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Like a scene out of a sci-fi movie, scientists recharged the brains of people who had been in a coma
We all know the movie trope where someone in a coma gets a wide-eyed reboot by a Frankenstein-type character supposedly buzzing something into their brains. Well, the reality is a little less dramatic, but no less fascinating.
No one was actually zapped out of a coma. However, many patients recovering from a coma and suffering from brain trauma in the aftermath still remain in a minimally conscious state (MCS), which is pretty much the least conscious you can be before you go unconscious. When UCLA scientists used ultrasound to “recharge” the brain of one such patient several years ago, how much luck was involved came into question. But now they have done it again with two more patients.
When a patient was on the edge of consciousness, the only previous treatment that could bring them back to some semblance of normalcy was thalamic deep brain stimulation (DBS). The thalamus is a multitasking part of the brain with different centers, whose main function is to send sensory and motor signals to the cerebral cortex –– all that gray matter you typically see in horror movies that's important when it comes to keeping someone conscious. The thalamus joins forces with the cerebral cortex to help regulate consciousness.
“The rapid (re)development of low intensity focused ultrasound (LIFU) as a means of reversible modulation of (subcortical) brain tissue offers a potential alternative to DBS for restorative intervention,” said Martin Monti, a UCLA professor of psychology and neurosurgery, who recently published a study in Brain Stimulation.
Electrodes have to be implanted in the brain for DBS to take effect. The electrical currents that run through these electrodes stimulate the brain, and in the case of thalamic DBS, the thalamus, in an attempt to help the patient return to a more conscious and alert state. There is still a downside to this method despite it showing promise. No one has really figured out the ideal part of the thalamus that electrodes should be placed on for it to be stimulated.
Monti and his team directed ultrasound pulses — low-intensity focused ultrasound or LIFU — to get the neurons in the thalamus, which are weakened by a coma, firing again. The patients this time ranged from 50-58 years old and, like the previous patient, were just barely able to respond to commands and exhibit other forms of nonfunctional communication. There was another man who had been in a car accident, a woman who had gone into cardiac arrest, and a man who had suffered a stroke.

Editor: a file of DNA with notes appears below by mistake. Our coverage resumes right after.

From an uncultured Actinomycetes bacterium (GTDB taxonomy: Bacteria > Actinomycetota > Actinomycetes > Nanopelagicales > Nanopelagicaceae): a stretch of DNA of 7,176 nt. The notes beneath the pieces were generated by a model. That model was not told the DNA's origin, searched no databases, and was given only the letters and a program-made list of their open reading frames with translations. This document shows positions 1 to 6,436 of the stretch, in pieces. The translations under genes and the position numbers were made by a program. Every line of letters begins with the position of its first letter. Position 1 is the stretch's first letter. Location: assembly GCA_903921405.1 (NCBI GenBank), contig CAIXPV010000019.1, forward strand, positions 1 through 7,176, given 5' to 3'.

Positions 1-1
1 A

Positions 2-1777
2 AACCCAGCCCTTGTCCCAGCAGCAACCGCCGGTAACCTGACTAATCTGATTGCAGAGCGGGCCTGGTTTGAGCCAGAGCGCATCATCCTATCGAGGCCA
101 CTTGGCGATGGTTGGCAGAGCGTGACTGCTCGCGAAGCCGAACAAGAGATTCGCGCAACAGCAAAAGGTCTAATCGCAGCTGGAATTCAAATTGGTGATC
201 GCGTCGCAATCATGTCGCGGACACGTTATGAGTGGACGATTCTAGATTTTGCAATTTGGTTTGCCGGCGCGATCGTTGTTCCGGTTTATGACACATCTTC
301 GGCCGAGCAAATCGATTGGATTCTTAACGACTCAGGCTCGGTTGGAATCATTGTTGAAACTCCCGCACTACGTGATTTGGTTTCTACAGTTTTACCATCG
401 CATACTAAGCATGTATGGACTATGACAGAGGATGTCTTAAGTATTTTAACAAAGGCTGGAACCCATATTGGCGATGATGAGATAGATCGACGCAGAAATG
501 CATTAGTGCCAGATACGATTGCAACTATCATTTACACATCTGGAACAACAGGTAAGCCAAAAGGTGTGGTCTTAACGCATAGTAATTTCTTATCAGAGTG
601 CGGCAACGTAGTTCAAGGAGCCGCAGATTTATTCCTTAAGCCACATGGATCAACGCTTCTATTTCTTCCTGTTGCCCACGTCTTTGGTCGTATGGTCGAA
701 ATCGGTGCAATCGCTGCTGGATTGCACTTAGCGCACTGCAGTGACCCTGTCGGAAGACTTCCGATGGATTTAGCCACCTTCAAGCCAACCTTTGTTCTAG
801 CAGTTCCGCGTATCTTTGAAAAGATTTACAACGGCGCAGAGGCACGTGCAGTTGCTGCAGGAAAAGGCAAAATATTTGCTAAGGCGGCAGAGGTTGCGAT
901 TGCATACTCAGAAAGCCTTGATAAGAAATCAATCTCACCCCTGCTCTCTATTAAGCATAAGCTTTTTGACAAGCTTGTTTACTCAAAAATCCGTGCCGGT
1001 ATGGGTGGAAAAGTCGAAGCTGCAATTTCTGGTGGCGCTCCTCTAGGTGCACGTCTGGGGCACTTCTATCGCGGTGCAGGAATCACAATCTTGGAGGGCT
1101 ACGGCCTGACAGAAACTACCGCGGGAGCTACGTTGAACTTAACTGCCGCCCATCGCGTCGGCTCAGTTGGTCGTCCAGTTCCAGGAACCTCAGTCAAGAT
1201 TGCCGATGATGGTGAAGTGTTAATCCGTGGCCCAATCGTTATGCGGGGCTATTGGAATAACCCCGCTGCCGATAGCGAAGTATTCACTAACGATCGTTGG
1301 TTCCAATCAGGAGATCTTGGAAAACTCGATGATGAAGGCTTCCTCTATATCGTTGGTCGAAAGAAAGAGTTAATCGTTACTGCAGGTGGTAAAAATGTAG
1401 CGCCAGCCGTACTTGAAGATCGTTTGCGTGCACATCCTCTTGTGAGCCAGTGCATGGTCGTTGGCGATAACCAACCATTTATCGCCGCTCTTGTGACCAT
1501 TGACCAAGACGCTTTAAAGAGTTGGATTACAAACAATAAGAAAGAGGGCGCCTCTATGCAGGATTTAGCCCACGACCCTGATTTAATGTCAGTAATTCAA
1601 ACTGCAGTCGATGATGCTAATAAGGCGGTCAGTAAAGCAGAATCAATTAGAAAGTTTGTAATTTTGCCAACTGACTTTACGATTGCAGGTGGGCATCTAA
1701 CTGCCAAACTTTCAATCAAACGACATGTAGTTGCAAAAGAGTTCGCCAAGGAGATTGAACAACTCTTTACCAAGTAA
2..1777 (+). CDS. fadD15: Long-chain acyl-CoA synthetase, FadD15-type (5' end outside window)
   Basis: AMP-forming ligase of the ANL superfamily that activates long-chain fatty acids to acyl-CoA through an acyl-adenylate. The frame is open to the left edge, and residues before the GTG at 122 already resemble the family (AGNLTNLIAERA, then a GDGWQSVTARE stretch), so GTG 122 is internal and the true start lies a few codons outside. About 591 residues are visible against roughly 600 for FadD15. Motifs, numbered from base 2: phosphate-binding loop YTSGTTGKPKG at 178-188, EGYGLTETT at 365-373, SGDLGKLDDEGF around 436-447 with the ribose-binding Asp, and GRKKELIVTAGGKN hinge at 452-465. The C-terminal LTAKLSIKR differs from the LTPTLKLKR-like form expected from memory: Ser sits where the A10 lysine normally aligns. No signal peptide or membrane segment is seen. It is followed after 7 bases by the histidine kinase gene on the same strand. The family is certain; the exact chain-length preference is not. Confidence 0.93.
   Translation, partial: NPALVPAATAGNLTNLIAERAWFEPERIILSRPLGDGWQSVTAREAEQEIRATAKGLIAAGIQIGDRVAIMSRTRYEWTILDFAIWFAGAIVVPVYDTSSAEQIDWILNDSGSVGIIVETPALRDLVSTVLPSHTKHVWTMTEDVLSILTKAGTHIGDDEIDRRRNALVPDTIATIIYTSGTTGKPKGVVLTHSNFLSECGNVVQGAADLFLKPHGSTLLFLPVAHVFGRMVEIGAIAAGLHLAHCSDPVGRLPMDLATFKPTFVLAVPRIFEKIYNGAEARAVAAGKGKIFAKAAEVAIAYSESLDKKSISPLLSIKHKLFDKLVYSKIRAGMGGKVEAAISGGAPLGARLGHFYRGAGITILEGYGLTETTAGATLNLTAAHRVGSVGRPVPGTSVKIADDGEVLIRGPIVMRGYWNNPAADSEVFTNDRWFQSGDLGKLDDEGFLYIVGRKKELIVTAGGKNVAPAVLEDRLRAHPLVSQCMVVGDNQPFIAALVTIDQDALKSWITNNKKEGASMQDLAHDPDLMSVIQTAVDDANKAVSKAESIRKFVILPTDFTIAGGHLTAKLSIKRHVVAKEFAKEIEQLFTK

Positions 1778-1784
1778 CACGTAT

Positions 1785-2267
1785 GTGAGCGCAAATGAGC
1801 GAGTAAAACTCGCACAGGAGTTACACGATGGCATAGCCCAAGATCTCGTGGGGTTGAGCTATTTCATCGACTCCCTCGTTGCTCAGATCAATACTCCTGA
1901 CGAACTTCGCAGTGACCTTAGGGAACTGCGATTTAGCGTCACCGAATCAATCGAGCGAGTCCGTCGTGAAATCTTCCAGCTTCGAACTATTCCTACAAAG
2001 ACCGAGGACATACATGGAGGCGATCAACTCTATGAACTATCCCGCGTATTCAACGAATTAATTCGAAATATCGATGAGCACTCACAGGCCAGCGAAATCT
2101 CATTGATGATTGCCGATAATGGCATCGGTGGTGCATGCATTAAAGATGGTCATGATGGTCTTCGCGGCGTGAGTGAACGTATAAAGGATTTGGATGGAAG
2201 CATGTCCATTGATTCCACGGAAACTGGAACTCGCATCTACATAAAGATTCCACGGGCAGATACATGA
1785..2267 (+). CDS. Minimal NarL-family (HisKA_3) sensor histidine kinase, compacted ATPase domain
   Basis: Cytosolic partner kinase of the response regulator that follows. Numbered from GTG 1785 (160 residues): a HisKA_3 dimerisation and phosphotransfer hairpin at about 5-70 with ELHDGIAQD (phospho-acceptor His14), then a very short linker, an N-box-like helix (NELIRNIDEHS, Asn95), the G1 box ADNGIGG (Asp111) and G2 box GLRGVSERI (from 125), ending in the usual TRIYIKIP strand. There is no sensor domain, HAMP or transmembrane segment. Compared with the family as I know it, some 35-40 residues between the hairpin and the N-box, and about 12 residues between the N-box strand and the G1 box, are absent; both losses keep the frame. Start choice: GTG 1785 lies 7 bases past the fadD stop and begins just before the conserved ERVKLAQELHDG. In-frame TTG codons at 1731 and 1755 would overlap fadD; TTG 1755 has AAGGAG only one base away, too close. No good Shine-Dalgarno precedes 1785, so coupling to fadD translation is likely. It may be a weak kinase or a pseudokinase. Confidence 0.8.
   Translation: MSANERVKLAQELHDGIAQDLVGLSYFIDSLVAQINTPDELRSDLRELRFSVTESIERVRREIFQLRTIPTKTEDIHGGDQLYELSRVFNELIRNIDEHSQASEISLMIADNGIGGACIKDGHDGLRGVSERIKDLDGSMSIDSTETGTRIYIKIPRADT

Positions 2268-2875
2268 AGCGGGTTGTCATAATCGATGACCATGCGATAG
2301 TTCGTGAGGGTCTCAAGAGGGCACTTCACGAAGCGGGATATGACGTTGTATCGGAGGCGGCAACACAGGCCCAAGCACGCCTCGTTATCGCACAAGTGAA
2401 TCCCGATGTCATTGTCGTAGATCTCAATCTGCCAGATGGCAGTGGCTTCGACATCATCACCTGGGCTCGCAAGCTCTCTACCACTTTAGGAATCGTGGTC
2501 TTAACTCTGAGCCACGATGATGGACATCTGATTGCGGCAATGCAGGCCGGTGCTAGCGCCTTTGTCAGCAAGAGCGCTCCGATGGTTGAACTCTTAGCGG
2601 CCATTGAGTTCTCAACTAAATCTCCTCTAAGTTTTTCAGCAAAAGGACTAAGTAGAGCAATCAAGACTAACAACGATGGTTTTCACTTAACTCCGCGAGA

The patients were put through one ultrasound session each week for two weeks. Ultimately, two of them showed signs of recovery, even though it was slow. Monti’s treatment was proven to be safe and tolerated well by all three patients, with no evident side effects. The two who regained consciousness were more aware of their surroundings and remembering things after a few days. The 58-year-old stroke victim made such remarkable progress that he was able to go home from the hospital and continue physical therapy and rehab on his own.
This is the first time anyone has ever done this, never mind done it on repeat. Skepticism still surrounds the ultrasound treatment, with other scientists questioning if any of the patients were more receptive to treatment or whether the sampling of patients Monti and his team treated was large enough to give an accurate idea of what results to expect. Even Monti has considered additional explanations to what seem like miraculous recoveries.
“These findings should compel double-blind and controlled procedures in future confirmatory work,” he said. “Nonetheless, these preliminary findings suggest that LIFU has potential as a novel, safe, and broadly applicable intervention for patients [who are minimally conscious].”
Movies are still the only realm in which someone will actually snap out of a coma or near-comatose state and start walking around right away, but this could be the start of something.